Politics in cyberspace

  Politics in cyberspace


What happens when a computer whiz with a penchant for the outdoors decides to tackle politics? Brad Udall, creator of one of the first on-line political action committees, hopes he can influence the composition of the next Congress.


Following in the footsteps of his father, former Arizona Rep. Morris Udall, and his uncle, former Secretary of the Interior Stewart Udall, Brad Udall quit his engineering job in order to help elect candidates committed to "a West increasingly based on services and technology rather than the extractive industries."


Udall's New West Network targets anyone who recreates on public land, from hunters and anglers to skiers, kayakers and mountain bikers. "They are truly environmentalists at heart but they have been lost from the fold," says Udall. So far, however, many of the PAC's 400 members are college students.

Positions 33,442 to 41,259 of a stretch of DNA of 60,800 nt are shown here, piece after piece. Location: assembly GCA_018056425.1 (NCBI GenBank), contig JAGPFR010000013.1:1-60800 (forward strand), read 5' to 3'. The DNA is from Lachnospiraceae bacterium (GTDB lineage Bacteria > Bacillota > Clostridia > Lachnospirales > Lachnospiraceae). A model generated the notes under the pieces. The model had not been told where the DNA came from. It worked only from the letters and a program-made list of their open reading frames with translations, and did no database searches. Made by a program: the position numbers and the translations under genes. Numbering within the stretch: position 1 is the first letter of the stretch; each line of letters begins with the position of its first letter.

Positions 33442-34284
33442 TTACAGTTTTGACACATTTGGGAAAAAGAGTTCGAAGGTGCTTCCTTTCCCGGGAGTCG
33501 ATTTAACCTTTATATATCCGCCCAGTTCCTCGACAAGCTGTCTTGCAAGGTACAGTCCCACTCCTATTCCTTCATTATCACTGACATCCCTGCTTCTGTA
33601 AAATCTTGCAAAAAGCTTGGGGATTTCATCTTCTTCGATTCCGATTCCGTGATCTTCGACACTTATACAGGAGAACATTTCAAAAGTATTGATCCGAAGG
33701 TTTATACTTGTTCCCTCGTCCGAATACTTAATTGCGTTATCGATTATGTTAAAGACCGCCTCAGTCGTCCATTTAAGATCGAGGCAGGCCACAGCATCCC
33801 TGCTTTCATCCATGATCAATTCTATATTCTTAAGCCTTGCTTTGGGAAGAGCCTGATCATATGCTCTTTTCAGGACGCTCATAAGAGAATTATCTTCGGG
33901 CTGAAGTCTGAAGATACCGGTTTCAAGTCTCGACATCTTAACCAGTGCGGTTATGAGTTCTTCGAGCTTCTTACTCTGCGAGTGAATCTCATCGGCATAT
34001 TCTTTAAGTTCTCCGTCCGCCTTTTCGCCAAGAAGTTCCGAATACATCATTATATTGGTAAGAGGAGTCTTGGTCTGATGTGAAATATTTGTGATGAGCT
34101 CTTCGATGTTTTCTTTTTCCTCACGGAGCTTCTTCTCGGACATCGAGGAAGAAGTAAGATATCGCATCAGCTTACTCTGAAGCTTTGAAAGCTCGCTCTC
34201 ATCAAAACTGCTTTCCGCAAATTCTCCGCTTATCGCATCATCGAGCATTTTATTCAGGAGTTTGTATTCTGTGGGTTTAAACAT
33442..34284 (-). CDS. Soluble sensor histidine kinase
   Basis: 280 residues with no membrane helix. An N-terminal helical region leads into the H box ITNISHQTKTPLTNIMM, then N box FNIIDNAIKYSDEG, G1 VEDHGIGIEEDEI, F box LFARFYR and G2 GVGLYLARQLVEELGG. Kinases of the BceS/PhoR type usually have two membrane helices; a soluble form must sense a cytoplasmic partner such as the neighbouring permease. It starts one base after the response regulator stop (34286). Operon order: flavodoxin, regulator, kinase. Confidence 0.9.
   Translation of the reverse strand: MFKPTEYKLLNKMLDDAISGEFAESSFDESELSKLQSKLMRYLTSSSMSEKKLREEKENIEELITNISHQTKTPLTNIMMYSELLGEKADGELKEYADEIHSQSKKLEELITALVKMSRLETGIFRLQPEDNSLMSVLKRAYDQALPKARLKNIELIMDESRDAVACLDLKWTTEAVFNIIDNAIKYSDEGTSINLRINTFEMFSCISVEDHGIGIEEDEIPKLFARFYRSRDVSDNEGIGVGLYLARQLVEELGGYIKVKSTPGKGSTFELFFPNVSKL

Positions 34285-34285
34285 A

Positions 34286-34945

Udall's PAC works this way: He writes e-mail memos outlining key races that affect public lands throughout the West. Then he sends them to people on his electronic Rolodex, inviting them to join his network. If they say yes, they also agree to consider making at least two donations to candidates endorsed by his network. Checks get mailed to his PAC; he consolidates the contributions before passing them on to candidates. Like an on-line chainletter, Udall also asks network members to send his memos to their friends.


Udall's network recently announced six endorsements (including Democratic candidates for the House Dan Williams of Idaho and Michela Alioto of California) which were chosen by an advisory committee. Eventually, Udall hopes to let members choose the network's endorsements by an e-mail vote. Says Udall, "The whole thing is so far ahead of the Federal Election Commission, it's not funny."


The New West Network can be reached at newwestnet@aol.com





" Heather Abel